Your Sunday, July 5 column—Obama wants me to send $3—one would guess, was supposed to outline the many and constant financial solicitations you receive from political candidates and parties thereof every six months or so as the campaign finance reporting dates near. But your line about not voting in anything except municipal elections came across as rather disgusting. To me, even though you probably abstain from primaries and partisan elections to keep anyone from knowing your candidate and party favorites, your lack of voting participation reduces your credibility as a political reporter. Just because you are a reporter does not mean you should shirk your responsibility and throw away one of your rights and privileges as a citizen of the United States and of North Carolina.
As a political reporter, columnist and author, you should embrace the election process and participate openly, but you prefer to try to hide behind your keyboard in deference to your job. That’s a terrible example you set, Rob. While the job is important for many reasons, you’re placing it above your responsibility to your country and state. It’s doubtful your employer encourages you not to cast ballots for national, state and local partisan elections since your publisher and your executive editor both are good citizens, voting in primaries and general elections nearly every time one comes about. We already know of your unaffiliated voter registration (unaffiliated is okay; nearly a third of all registered North Carolinians are unaffiliated) and lack of participation in the election of our government officials other than those in the Town of Cary elections. It was written about it in this space in mid-March: "Unaffiliated" voter registration seems to be the norm at The N&O
Two things for you to ponder:
1. Voting is an important part of being a citizen of this country, and unfortunately many who have a legal form of identification (if needed) and who have transportation to the polls do not participate, shirking their responsibility. And, then there is you who, as a reporter, willingly criticizes lawmakers who make it harder for citizens to cast ballots. And you do so from the sidelines and not as an engaged participant. For that you should feel shame and ashamed, though you probably do not. You’re probably proud that you do not openly root, support and vote for your favorite party and candidates. It’s time you came out of the election closet and participate openly, painting your political preferences with the broad strokes of your excellent prose on politics.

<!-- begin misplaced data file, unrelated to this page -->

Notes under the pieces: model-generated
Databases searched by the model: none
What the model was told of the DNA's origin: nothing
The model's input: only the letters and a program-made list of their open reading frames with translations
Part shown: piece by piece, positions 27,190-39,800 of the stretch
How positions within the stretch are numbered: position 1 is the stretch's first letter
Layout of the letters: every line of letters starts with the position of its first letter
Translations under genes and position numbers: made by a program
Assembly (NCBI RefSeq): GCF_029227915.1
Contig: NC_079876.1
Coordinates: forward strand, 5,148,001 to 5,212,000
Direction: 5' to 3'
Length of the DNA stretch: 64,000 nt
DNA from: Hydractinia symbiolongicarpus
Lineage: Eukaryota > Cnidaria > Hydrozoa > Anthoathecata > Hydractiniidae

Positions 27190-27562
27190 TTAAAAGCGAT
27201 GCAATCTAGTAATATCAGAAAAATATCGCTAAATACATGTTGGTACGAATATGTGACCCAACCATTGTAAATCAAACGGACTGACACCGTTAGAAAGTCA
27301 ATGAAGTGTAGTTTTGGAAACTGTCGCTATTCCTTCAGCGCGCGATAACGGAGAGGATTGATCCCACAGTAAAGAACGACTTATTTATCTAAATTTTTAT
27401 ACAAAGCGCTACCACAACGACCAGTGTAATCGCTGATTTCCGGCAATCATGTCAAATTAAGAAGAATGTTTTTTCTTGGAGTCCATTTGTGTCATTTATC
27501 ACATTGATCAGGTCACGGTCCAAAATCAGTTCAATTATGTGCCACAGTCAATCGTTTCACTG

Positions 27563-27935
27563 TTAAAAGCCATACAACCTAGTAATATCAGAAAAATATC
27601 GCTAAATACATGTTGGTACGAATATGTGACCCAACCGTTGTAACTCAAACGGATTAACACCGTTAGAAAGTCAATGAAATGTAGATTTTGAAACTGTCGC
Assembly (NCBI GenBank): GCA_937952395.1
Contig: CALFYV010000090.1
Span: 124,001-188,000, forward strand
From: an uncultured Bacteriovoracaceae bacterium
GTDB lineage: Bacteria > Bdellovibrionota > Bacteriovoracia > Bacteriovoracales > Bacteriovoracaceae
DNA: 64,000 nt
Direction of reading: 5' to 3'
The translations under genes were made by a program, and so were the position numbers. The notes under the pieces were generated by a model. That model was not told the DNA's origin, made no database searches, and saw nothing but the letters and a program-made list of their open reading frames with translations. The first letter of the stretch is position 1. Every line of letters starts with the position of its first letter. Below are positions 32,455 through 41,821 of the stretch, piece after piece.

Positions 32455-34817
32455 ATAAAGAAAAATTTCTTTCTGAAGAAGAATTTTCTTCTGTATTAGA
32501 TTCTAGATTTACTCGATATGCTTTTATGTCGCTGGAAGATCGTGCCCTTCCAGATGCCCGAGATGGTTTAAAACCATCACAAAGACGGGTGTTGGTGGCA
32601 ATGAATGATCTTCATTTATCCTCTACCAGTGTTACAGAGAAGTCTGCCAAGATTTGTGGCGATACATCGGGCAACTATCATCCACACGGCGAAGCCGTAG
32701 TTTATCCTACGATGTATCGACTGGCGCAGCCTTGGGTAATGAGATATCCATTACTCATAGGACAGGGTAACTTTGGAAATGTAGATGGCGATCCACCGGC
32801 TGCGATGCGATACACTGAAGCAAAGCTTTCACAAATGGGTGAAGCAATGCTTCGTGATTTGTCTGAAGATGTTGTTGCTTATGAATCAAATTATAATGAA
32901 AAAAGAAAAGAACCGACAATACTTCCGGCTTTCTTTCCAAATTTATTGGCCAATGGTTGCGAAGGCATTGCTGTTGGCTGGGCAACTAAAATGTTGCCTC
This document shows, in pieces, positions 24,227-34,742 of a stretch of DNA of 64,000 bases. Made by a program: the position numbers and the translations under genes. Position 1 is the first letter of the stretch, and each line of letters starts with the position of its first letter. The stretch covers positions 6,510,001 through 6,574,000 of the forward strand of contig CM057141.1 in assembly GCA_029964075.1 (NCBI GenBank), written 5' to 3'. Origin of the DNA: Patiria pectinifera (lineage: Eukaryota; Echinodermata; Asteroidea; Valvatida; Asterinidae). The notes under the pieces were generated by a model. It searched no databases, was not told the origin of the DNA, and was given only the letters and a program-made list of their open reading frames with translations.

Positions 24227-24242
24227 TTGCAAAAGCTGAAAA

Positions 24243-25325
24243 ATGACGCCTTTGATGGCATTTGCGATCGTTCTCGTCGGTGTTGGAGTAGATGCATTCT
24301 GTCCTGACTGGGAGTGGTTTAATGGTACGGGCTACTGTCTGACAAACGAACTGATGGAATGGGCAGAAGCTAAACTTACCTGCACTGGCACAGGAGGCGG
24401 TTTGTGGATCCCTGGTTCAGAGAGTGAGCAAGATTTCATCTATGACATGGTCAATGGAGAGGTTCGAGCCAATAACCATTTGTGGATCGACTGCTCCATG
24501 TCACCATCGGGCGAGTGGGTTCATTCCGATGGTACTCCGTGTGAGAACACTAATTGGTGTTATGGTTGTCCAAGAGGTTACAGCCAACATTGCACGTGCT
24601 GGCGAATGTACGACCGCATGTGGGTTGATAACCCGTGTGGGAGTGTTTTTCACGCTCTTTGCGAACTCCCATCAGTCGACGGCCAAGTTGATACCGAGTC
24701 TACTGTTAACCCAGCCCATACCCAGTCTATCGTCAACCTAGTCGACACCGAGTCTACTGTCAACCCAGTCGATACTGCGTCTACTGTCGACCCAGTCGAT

2. While your statement is true that you have not voted in anything but municipal elections in this century (which started January 1, 2001), please go back further and tell your readers that in the year 2000, you voted in the Democratic primary and in the general election, and that you voted in other primary and general elections prior to that since registering to vote, even while a political reporter: H.Robert Christensen, Jr., voting record
Come on Rob, be a full citizen and participate by voting in primaries and general elections. It's hypocritical that you're a political reporter yet you do not fully participate in the political system. You have the right to participate or not, but it's a privilege and duty that even you should not avoid. It’s past time news reporters and columnists—especially political and sports reporters and columnists—tell the readers where their loyalties are. Newspapers are supposed to avoid bias and opinion on the news pages, but openly informing the readers of your preferences would give us better insight about what you are saying and why. You should lead the way, setting an example for other writers and for the millions who are not political reporters who refuse to exercise the right to vote and to have a direct impact on elections and the results. You are setting a bad example now, but you have a chance to turn that around. If you lived in a country that didn’t allow you to vote, you would be screaming bloody murder just as you and other political reporters who do not vote do when laws are made restricting voting.
By the way, your opening line "I am feeling the power" is far from the truth, as is the line "The candidates think I am Mr. Money Bags." Unless you previously have donated to political parties or candidates or unless you are currently a registered member of one of the two main political parties (Democratic and Republican), you would not be receiving those solicitations except for one very important reason: You are the chief political reporter and columnist for The News & Observer, and those candidates and political parties included in your July 5 column (and those you left out) are simply using you to distribute their message. It worked.
Dictionary.com word of the day
fisc (noun) [fisk] a royal or state treasury; exchequer